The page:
United States District Court, D. Nevada
before the court is defendant GGP Meadows Mall, LLC's
(“Meadows Mall”) motion for summary judgment.
(ECF No. 23). Plaintiff Lynn Guiwan filed a response (ECF No.
27), to which Meadows Mall replied (ECF No. 28).
action arises out of a slip and fall incident that took place
at the Meadows Mall, located at 4300 Meadows Lane, Las Vegas,
Nevada. (ECF No. 1).
afternoon of September 20, 2015, Guiwan was at the Meadows
Mall with her husband and daughter. (ECF No. 23-2). At
approximately 2:54 p.m., an unidentified woman walked through
the mall's lower level center hallway and dropped her
drink on the floor. (ECF No. 23-4). After about six minutes,
a kiosk vendor placed a bar stool next to the spill so that
pedestrians could avoid stepping on the spill. Id.
At around 3:07 p.m., Guiwan slipped on the spill and fell to
the floor. Id. Shortly thereafter, Paul Hernandez, a
mall porter arrived to the scene to and cleaned the spill.
(ECF No. 27-1).
27, 2017, Guiwan initiated this action in state court,
asserting two negligence causes of action for (1) premises
liability and (2) negligent hiring, training, and
supervision. (ECF No. 1). On September 22, 2017, Meadows Mall
removed this action to federal court. Id.
the course of discovery, Guiwan learned that Meadows Mall had
a video patrol officer who used security cameras to observe
activities in the mall and, when necessary, dispatch security
to the scene. (ECF No. 27-3). Meadows Mall also requires
kiosk vendors to contact mall security to report any spills
occurring outside of their respective kiosk tasks. (ECF No.
23-9). Meadows Mall does not equip kiosk venders with
landline phones or radios. Id.
also learned that Hernandez acquired employment as a mall
porter at Meadows Mall with no previous janitorial experience
and received only one hour of training. (ECF No. 27-1). His
tasks as a mall porter required him to complete and record 42
“sweeps”, complete 12 bathroom-cleaning trips,
and replace 18 industrial trash cans in a single eight-hour
shift. Id. Video evidence shows that Hernandez's
sweep sheets are inaccurate and that he did not timely sweep
the mall's lower level central hallway prior to
Guiwan's slip and fall. (ECF Nos. 23-4, 27-1).
Meadows Mall moves for summary judgment on all causes of
Federal Rules of Civil Procedure allow summary judgment when
the pleadings, depositions, answers to interrogatories, and
admissions on file, together with the affidavits, if any,
show that “there is no genuine dispute as to any
material fact and the movant is entitled to a judgment as a
matter of law.” Fed.R.Civ.P. 56(a). A principal purpose
of summary judgment is “to isolate and dispose of
factually unsupported claims.” Celotex Corp. v.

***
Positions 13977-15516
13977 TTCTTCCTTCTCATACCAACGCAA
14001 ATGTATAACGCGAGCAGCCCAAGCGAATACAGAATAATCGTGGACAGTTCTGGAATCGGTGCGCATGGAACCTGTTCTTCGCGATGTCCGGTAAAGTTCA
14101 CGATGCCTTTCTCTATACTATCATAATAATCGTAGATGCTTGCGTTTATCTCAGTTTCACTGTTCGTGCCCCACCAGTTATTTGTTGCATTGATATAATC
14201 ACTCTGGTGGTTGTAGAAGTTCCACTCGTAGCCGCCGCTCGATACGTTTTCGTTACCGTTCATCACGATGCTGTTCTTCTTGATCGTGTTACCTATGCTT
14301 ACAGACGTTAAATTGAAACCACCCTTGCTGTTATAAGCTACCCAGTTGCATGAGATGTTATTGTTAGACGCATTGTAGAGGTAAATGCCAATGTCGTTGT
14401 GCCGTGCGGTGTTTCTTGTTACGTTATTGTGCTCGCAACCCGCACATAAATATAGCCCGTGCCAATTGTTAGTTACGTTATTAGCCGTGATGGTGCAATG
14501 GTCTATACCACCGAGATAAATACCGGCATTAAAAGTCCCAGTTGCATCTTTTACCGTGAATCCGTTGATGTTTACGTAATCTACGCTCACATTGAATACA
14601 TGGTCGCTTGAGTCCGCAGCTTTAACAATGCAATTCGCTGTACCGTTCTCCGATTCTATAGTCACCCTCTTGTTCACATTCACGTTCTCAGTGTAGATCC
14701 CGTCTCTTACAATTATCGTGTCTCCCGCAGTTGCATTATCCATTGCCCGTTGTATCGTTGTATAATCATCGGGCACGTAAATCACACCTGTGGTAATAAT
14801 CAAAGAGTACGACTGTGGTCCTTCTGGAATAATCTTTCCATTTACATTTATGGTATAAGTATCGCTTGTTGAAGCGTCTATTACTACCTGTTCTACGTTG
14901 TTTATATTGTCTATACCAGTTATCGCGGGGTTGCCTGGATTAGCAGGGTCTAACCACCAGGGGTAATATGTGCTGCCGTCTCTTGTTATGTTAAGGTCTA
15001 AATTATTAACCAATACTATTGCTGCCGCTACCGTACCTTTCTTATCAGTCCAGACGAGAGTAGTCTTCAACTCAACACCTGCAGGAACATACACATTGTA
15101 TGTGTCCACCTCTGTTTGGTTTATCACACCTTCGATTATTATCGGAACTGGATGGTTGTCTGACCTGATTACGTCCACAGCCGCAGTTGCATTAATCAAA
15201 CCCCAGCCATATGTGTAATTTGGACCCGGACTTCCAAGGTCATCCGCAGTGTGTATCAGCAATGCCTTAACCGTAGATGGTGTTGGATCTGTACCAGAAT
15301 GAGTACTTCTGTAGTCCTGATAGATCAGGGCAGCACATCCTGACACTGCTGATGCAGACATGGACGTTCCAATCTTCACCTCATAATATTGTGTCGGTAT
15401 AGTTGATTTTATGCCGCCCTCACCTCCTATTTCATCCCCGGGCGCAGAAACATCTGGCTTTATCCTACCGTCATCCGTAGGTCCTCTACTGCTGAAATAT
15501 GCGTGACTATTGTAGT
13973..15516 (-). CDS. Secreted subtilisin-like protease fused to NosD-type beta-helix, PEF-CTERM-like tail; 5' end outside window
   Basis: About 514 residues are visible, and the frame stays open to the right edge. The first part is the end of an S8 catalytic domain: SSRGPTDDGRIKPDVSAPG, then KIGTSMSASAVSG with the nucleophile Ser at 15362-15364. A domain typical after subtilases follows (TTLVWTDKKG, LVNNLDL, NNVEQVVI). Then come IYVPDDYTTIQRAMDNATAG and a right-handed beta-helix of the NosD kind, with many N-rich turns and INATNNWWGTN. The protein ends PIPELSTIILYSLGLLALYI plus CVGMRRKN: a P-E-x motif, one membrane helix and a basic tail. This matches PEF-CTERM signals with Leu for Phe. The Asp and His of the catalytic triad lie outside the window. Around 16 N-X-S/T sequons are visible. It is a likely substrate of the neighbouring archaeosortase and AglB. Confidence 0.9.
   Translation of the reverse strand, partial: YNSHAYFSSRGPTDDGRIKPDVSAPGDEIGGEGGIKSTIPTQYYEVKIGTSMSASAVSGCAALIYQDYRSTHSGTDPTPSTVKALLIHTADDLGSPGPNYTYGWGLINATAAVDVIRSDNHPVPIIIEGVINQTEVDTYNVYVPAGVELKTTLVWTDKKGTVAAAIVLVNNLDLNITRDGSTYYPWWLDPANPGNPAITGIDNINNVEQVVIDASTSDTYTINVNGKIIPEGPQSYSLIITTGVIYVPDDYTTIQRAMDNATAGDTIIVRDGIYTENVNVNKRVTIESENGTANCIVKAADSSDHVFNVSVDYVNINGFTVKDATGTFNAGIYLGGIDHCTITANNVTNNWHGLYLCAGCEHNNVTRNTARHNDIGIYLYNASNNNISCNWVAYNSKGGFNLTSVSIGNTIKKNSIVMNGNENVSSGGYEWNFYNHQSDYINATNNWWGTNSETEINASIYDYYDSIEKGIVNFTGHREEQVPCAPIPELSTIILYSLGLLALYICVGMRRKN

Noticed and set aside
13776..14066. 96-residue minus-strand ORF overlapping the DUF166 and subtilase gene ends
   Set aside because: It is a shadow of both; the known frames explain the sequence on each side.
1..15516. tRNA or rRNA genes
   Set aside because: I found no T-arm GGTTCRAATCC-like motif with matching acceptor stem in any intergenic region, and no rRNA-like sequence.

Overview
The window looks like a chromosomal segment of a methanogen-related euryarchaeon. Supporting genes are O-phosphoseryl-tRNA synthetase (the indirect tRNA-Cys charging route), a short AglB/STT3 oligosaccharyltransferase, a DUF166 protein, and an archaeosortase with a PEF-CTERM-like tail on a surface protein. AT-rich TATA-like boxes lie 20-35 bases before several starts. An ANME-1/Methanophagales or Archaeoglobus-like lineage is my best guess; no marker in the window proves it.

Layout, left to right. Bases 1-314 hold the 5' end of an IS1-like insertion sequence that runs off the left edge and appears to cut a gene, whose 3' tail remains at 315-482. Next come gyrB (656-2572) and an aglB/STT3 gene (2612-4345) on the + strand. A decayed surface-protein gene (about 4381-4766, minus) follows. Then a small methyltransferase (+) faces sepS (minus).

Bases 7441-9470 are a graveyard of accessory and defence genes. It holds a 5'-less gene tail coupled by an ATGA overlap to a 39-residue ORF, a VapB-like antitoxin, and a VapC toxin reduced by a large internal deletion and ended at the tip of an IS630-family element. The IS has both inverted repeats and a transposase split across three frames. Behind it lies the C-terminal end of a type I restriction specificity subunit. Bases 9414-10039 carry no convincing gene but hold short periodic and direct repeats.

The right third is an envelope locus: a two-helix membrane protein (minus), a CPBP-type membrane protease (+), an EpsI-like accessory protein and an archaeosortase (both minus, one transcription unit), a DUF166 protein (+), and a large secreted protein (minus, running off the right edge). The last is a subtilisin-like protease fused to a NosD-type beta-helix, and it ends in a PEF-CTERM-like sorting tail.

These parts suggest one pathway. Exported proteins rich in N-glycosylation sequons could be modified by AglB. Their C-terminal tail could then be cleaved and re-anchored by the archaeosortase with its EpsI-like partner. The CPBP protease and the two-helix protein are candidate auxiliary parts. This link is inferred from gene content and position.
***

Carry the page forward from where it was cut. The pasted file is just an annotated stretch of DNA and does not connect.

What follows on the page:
Catrett, 477 U.S. 317, 323-24 (1986).
purposes of summary judgment, disputed factual issues should
be construed in favor of the non-moving party. Lujan v.
Nat'l Wildlife Fed., 497 U.S. 871, 888 (1990).
However, to be entitled to a denial of summary judgment, the
nonmoving party must “set forth specific facts showing
that there is a genuine issue for trial.” Id.
determining summary judgment, a court applies a
burden-shifting analysis. The moving party must first satisfy
its initial burden. “When the party moving for summary
judgment would bear the burden of proof at trial, it must
come forward with evidence which would entitle it to a
directed verdict if the evidence went uncontroverted at
trial. In such a case, the moving party has the initial
burden of establishing the absence of a genuine issue of fact
on each issue material to its case.” C.A.R. Transp.
Brokerage Co. v. Darden Rests., Inc., 213 F.3d 474, 480
(9th Cir. 2000) (citations omitted).
contrast, when the nonmoving party bears the burden of
proving the claim or defense, the moving party can meet its
burden in two ways: (1) by presenting evidence to negate an
essential element of the non-moving party's case; or (2)
by demonstrating that the nonmoving party failed to make a
showing sufficient to establish an element essential to that
party's case on which that party will bear the burden of
proof at trial. See Celotex Corp., 477 U.S. at
323-24. If the moving party fails to meet its initial burden,
summary judgment must be denied and the court need not
consider the nonmoving party's evidence. See Adickes
v. S.H. Kress & Co., 398 U.S. 144, 159-60 (1970).
moving party satisfies its initial burden, the burden then
shifts to the opposing party to establish that a genuine
issue of material fact exists. See Matsushita Elec.
Indus. Co. v. Zenith Radio Corp., 475 U.S. 574, 586
(1986). To establish the existence of a factual dispute, the
opposing party need not establish a material issue of fact
conclusively in its favor. It is sufficient that “the
claimed factual dispute be shown to require a jury or judge
to resolve the parties' differing ...